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Chaotic Conditions: Writing a Novel on a Tour Bus

April 17, 2010

If what the fiction writers say is true, writing a novel is most often a demanding endeavor. Novelists agree on not only the immense spiritual and intellectual effort which one exerts in writing a good book; they also concur on the difficulties common to the strictly practical side of their trade.

First of all, there’s the staggering chunk of time needed to see a novel through to completion. Dostoevsky spent two years penning The Brothers Karamozov. Fitzgerald toiled away for three on The Great Gatsby. For these, and most other fiction writers, finding the time to compose is an art in itself. Faulkner stole away to his desk in the evenings after his family had gone to bed, hunkering down in a special, out-of-the-way room of his house, where he kept a small bed for those nights when typing kept him up toward dawn.

But finding writing time is only one half of the novelist’s dilemma. There is also, as Faulkner’s story suggests, the problem of finding a place where the writing can get done with minimal distractions. Hemingway insisted on having a sparsely furnished room with only a desk, a chair and a typewriter– anything else might draw his attention away from the task at hand. Proust did his writing in a cork-lined room where his concentration might not be broken by a disturbance from his housemates.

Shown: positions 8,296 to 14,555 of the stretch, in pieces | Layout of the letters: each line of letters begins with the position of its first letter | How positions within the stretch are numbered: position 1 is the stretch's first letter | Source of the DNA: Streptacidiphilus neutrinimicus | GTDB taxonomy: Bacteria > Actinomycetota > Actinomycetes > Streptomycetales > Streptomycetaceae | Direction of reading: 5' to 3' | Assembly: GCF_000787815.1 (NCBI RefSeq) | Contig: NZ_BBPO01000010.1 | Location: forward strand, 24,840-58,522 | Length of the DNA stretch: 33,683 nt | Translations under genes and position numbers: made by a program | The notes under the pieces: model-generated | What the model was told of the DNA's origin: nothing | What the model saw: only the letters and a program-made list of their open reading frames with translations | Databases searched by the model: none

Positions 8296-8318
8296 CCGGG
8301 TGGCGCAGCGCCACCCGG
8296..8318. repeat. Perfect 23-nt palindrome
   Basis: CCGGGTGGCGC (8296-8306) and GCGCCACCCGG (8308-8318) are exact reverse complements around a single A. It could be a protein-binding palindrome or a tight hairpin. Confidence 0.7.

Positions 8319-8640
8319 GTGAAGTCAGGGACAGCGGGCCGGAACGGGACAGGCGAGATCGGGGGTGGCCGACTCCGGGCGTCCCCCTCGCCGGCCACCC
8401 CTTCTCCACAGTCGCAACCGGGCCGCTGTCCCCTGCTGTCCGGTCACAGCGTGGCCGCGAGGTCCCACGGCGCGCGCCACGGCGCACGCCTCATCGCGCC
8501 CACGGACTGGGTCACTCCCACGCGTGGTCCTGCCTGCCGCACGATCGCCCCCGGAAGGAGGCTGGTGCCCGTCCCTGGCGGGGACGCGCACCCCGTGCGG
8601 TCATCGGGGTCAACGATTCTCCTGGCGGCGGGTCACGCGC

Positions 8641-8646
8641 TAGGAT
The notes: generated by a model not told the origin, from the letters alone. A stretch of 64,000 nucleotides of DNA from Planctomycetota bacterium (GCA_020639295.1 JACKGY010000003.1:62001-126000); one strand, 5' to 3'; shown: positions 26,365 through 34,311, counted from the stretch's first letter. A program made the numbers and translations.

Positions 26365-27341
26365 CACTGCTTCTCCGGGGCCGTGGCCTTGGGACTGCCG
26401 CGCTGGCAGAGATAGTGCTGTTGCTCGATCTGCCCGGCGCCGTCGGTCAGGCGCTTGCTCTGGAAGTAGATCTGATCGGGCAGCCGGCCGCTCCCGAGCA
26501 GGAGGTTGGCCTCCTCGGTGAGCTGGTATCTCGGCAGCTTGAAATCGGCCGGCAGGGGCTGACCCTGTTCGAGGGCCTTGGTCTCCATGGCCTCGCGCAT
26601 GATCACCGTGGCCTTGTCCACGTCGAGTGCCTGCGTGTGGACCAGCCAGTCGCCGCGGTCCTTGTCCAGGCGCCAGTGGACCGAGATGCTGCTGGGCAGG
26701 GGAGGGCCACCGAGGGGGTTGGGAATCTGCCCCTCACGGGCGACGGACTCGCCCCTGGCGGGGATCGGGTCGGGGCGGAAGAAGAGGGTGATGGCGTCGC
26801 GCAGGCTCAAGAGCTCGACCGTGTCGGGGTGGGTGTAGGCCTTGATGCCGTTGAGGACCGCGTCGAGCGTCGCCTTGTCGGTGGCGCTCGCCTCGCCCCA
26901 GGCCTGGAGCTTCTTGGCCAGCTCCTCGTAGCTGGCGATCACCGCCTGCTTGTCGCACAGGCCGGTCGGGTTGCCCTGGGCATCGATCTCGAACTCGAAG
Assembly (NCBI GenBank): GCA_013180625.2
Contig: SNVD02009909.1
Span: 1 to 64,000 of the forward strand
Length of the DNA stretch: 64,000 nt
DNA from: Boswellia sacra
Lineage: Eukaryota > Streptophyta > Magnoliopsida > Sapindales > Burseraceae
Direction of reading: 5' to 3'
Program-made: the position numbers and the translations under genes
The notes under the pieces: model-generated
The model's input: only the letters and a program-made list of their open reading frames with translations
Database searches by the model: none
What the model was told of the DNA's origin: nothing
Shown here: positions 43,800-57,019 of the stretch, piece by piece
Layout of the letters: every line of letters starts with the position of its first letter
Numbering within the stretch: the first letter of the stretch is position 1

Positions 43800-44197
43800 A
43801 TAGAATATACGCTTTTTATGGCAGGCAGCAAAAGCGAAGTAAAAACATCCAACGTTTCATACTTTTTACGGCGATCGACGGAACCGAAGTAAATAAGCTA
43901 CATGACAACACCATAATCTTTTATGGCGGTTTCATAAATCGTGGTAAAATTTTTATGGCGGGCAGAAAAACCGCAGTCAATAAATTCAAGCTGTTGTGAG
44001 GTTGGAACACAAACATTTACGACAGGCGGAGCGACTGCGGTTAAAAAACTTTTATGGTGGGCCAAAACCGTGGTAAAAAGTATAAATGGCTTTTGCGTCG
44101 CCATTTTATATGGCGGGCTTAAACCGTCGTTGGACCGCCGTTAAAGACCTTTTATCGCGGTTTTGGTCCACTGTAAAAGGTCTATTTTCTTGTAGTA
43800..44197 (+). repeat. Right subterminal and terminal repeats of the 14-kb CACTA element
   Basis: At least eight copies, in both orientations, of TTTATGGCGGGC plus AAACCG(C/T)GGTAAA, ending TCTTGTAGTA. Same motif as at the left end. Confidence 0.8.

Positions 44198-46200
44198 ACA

Nick Cave, the Australian songwriter turned novelist, has managed to complete his second piece of fiction under working conditions that would likely have proved impossible for the aforementioned writers. The Death of Bunny Munro, the story of a sordid character whom Cave calls “a monster we [men] recognize ourselves in,” was written while on tour with his rock band The Bad Seeds. In a recent interview with Steve Paulson of To the Best of Our Knowledge, Cave sets out to explode this idea, held up as common knowledge among most novelists and rock n’ rollers alike, that good writing is best done in uninterrupted solitude:

The kind of wisdom in rock n’ roll is that you can’t do anything creative on tour. You can do the show in the evening, and the rest of the time you’re a kind of vegetable that’s sort of chaperoned from place to place, and city to city, and then you go and do [another] show. I wondered if that was actually true…and I started writing this novel on the bus– on the tour bus– under unbelievably chaotic conditions. It was an amazing way to write, actually. It made that tour very different from any other tour I’d been on before.

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